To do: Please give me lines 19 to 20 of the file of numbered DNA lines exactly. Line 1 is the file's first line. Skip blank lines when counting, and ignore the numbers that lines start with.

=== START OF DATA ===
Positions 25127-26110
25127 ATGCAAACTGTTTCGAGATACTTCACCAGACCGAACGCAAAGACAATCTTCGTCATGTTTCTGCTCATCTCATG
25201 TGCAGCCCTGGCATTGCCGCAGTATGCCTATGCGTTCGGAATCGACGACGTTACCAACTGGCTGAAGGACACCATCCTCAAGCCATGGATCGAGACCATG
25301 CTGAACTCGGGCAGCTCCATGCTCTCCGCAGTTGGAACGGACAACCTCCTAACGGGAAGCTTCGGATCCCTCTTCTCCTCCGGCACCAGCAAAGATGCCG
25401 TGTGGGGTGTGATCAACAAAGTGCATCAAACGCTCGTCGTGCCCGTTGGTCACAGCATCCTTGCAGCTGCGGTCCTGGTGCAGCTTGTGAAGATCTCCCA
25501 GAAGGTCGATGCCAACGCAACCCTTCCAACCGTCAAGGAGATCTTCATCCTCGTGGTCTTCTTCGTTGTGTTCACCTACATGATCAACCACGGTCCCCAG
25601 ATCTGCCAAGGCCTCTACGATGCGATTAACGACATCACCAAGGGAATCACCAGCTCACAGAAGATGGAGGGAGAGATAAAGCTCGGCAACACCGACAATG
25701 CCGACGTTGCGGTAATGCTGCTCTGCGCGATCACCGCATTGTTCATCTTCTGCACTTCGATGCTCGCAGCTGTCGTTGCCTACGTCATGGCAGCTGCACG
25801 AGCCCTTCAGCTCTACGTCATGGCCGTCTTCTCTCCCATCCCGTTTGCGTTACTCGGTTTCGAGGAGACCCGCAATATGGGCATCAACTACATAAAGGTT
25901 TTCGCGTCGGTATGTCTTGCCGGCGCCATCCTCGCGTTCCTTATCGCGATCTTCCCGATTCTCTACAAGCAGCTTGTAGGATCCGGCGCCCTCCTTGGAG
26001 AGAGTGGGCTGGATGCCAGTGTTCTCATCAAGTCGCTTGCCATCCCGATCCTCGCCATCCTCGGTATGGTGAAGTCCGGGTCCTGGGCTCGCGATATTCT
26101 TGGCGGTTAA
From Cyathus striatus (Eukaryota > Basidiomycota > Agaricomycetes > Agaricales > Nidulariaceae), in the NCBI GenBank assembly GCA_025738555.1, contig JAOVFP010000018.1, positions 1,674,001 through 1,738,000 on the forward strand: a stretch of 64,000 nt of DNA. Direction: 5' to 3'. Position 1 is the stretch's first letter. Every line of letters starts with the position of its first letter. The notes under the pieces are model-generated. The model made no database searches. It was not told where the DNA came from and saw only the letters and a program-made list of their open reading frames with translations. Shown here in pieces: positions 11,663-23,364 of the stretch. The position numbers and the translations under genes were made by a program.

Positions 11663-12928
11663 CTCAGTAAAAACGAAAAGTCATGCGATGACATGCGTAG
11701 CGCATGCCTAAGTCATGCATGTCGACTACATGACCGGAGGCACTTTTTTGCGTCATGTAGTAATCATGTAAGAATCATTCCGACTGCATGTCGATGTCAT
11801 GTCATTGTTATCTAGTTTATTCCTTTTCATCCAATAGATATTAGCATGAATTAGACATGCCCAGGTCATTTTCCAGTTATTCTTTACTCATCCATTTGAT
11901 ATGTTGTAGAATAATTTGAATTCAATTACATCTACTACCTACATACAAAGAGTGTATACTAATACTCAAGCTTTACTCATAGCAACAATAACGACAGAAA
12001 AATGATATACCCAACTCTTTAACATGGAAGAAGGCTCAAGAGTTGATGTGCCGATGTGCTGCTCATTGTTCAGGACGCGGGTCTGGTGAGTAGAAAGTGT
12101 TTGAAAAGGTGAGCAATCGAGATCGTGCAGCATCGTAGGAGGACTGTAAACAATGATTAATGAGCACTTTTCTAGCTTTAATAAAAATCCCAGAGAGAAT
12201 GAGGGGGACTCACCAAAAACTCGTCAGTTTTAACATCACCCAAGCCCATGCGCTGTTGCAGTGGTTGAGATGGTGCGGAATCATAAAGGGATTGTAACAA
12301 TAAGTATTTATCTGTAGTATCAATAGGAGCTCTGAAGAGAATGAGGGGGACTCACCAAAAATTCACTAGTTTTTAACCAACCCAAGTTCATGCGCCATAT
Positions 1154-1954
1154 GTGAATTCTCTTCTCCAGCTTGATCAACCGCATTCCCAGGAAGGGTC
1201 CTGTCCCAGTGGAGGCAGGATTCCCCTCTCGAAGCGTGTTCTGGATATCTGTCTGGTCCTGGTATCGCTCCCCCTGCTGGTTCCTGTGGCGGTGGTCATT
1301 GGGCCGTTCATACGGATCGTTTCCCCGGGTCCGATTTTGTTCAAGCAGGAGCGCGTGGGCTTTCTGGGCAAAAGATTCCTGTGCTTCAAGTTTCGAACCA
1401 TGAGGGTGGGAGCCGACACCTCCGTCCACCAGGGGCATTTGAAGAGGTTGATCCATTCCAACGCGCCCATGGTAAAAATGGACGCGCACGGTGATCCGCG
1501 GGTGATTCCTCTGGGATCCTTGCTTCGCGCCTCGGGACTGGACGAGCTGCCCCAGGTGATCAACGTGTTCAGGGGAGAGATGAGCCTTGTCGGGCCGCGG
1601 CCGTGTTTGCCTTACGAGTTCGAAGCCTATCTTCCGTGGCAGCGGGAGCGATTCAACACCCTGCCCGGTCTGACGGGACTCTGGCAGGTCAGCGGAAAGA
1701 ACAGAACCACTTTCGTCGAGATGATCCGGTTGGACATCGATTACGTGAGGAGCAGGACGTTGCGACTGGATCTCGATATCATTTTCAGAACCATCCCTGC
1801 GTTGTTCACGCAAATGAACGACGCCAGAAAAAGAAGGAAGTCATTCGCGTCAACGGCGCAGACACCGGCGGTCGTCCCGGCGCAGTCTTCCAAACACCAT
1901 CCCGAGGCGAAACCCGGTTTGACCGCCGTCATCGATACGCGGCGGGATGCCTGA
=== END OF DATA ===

12001 AATGATATACCCAACTCTTTAACATGGAAGAAGGCTCAAGAGTTGATGTGCCGATGTGCTGCTCATTGTTCAGGACGCGGGTCTGGTGAGTAGAAAGTGT
12101 TTGAAAAGGTGAGCAATCGAGATCGTGCAGCATCGTAGGAGGACTGTAAACAATGATTAATGAGCACTTTTCTAGCTTTAATAAAAATCCCAGAGAGAAT